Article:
Cory Arcangel is a leading exponent of technology-based art, drawn to video games and software for their ability to rapidly formulate new communities and traditions and, equally, their speed of obsolescence. It was in 1996, while studying classical guitar at the Oberlin Conservatory of Music, that he first had a high-speed internet connection – inspiring him to major in music technology and start learning to code. Both music and coding remain his key tools for interrogating the stated purpose of software and gadgets. In Super Mario Clouds (2002-), for example, he disabled the vintage Nintendo game to leave only the iconic backdrop of blue sky and clouds; in Drei Klavierstücke op.11 (2009) Arcangel recreated Arnold Schoenberg’s 1909 score of the same name by editing together YouTube clips of cats playing pianos, note for note, paw by paw. Outcomes can be surprising, funny and poignant, whether in the final form of installation, video, printed media or music composition, in the gallery or on the world wide web. Reconfiguring web design and hacking as artistic practice, Arcangel remains faithful to open source culture and makes his work and methods available online, thus superimposing a perpetual question-mark as to the value of the art object.

Cory Arcangel was born in Buffalo, New York in 1978 and lives and works in Brooklyn, New York. He received a BM from the Oberlin Conservatory of Music in 2000. He is the youngest artist since Bruce Nauman to have been given a solo exhibition at the Whitney Museum of American Art, New York (2011). Other major solo exhibitions include Fondation DHC/Art, Montreal (2013); Carnegie Museum of Art, Pittsburgh (2013); Barbican Art Gallery, London (2011); Hamburger Bahnhof, Berlin (2010) and Museum of Contemporary Art, Miami (2010). He was awarded the Jury Prize of the 2005 New York Underground Film Festival.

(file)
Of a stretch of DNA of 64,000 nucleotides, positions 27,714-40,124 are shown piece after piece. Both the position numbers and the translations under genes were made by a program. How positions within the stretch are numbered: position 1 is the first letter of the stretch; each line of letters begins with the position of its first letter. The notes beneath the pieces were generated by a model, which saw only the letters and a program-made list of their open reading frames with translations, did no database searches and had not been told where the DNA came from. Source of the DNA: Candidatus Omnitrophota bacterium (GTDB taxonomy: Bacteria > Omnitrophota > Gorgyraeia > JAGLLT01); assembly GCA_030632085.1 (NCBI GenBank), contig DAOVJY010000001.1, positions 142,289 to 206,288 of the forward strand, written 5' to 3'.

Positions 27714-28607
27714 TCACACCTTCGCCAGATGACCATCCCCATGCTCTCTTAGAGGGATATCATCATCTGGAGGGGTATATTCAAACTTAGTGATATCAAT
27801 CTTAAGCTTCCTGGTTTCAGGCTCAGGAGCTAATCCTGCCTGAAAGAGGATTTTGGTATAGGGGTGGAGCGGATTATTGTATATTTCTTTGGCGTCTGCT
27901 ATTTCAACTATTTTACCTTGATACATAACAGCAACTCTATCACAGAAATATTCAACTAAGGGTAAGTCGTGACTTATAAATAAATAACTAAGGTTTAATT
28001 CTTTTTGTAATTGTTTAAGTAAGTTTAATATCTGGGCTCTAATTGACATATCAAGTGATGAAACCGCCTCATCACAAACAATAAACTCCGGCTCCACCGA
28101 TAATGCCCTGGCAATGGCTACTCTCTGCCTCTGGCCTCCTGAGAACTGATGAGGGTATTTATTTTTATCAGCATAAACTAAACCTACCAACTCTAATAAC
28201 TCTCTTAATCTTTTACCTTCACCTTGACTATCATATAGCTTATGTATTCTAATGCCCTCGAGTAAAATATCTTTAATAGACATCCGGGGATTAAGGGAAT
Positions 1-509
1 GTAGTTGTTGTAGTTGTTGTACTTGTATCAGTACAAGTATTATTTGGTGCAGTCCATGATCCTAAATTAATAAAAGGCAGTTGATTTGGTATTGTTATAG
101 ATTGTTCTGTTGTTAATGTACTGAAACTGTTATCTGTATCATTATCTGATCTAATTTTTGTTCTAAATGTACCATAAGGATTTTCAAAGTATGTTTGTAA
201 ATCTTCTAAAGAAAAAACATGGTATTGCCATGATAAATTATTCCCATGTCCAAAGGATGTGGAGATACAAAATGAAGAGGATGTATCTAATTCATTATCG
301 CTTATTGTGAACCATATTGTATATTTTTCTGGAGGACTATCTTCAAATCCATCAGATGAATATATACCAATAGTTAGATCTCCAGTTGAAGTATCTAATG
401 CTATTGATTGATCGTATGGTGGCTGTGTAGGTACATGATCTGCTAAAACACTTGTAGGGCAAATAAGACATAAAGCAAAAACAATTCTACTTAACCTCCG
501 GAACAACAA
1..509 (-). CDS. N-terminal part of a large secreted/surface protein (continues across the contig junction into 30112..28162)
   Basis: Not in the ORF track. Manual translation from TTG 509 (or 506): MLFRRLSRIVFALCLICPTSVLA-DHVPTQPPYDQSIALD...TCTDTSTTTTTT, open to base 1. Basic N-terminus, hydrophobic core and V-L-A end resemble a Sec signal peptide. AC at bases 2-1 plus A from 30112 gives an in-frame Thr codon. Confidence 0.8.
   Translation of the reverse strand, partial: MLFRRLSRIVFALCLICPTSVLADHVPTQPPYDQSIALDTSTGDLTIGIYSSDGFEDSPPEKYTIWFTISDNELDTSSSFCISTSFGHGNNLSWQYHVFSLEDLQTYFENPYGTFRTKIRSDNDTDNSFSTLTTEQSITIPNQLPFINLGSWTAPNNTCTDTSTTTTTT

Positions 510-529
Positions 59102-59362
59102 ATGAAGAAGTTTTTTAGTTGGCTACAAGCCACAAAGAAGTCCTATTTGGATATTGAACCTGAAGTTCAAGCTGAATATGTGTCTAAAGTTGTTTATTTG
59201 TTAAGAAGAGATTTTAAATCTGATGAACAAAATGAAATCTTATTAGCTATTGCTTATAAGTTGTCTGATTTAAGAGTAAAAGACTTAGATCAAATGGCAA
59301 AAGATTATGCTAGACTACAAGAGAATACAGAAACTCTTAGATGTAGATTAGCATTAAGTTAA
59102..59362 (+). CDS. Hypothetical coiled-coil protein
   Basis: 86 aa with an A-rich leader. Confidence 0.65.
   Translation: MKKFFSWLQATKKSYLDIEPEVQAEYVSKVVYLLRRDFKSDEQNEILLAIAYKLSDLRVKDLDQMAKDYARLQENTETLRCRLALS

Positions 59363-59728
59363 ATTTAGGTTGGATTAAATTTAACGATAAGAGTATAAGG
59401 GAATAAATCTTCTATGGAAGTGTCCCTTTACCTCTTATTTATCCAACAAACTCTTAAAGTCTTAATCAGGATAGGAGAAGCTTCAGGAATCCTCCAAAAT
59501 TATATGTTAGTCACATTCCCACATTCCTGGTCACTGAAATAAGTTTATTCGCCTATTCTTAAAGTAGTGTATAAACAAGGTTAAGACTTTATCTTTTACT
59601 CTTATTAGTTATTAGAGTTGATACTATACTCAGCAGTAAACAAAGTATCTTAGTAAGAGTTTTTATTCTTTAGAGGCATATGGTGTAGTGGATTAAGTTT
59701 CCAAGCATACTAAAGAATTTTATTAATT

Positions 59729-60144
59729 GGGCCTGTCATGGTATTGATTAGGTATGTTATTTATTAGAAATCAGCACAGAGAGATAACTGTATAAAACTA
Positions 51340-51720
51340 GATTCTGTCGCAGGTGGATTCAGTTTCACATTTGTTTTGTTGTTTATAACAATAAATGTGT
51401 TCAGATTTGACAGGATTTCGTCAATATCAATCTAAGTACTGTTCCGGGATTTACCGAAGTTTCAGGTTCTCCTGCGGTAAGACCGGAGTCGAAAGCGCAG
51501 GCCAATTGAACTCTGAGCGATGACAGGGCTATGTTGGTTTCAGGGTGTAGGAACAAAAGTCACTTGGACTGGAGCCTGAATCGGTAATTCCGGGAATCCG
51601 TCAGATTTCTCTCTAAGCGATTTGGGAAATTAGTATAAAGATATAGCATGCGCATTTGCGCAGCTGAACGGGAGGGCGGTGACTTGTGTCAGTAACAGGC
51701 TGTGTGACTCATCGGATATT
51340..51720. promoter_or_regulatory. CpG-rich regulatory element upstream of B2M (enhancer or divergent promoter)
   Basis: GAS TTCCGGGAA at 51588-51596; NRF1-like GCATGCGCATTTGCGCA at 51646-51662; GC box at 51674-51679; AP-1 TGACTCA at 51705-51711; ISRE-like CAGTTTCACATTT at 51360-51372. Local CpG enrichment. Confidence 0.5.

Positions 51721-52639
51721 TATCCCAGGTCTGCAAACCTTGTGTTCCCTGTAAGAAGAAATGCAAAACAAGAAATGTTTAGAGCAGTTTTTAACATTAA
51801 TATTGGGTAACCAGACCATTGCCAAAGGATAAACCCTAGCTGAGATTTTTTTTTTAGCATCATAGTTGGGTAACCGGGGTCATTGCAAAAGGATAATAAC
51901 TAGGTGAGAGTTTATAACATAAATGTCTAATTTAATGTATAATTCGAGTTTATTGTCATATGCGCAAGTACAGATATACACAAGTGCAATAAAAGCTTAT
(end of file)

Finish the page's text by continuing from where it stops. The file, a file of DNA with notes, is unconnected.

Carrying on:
.
.
.
.
.
.
.
source: arts-numeriquescodedrops

Artiste Américain vivant à New York, né en 1978. Il fait partie d’une génération d’artistes qui a grandi avec les consoles de jeux. Faire entrer la culture 8bits au musée semble son pari réussi. La peinture de paysage fait partie de l’histoire moderne des arts. Elle a fait passer, entre la renaissance et le romantisme, un objet secondaire de la peinture (ce qu’il y a autour d’une madone, d’une scène de la bible), au premier plan, affirmant qu’un rapport à Dieu, une présence de l’homme, pouvaient être manifestés par ce qui est considéré comme un accessoire.

Ce glissement historique a quelque chose à voir avec l’abstraction, au fait d’abstraire, littéralement, de morceaux de la peinture pour les exhiber, béants, fascinants de virginitude, insensés. La fascination de l’insensé, la révélation de l’accessoire sont des enjeux typiquement modernes.

Tout cela pour placer le travail de Cory Archangel dans une filiation de la peinture de paysage, et de la modernité. Les travaux de Arcangel les plus connus sont cependant plus complexes qu’une simple continuité de la peinture romantique, même si une certaine nostaglie empreint l’ensemble de son travail sur les jeux 8 bits. La console NES semble avoir été le point d’entrée de Arcangel dans la culture digitale. Une sorte de fétichisme semble du coup frapper ces cartouches de jeu démontées, recodées et ressoudées. Elle mettent à nu l’inconscient visuel des jeux Nintendo, ses motifs infinis et répétitifs, ses formes simples, iconiques et emblématiques.

Beaucoup d’adolescents des années 80’ auraient voulu stopper l’action des 2 premiers volets de la guerre des étoiles pour pouvoir goûter au quotidien sur la planète Tatooine. Super Mario Clouds réalise ironiquement ce fantasme adolescent, supprimant l’action des cartouches de jeu, ne laissant que des objets flottants et disjoints s’étaler sur l’écran.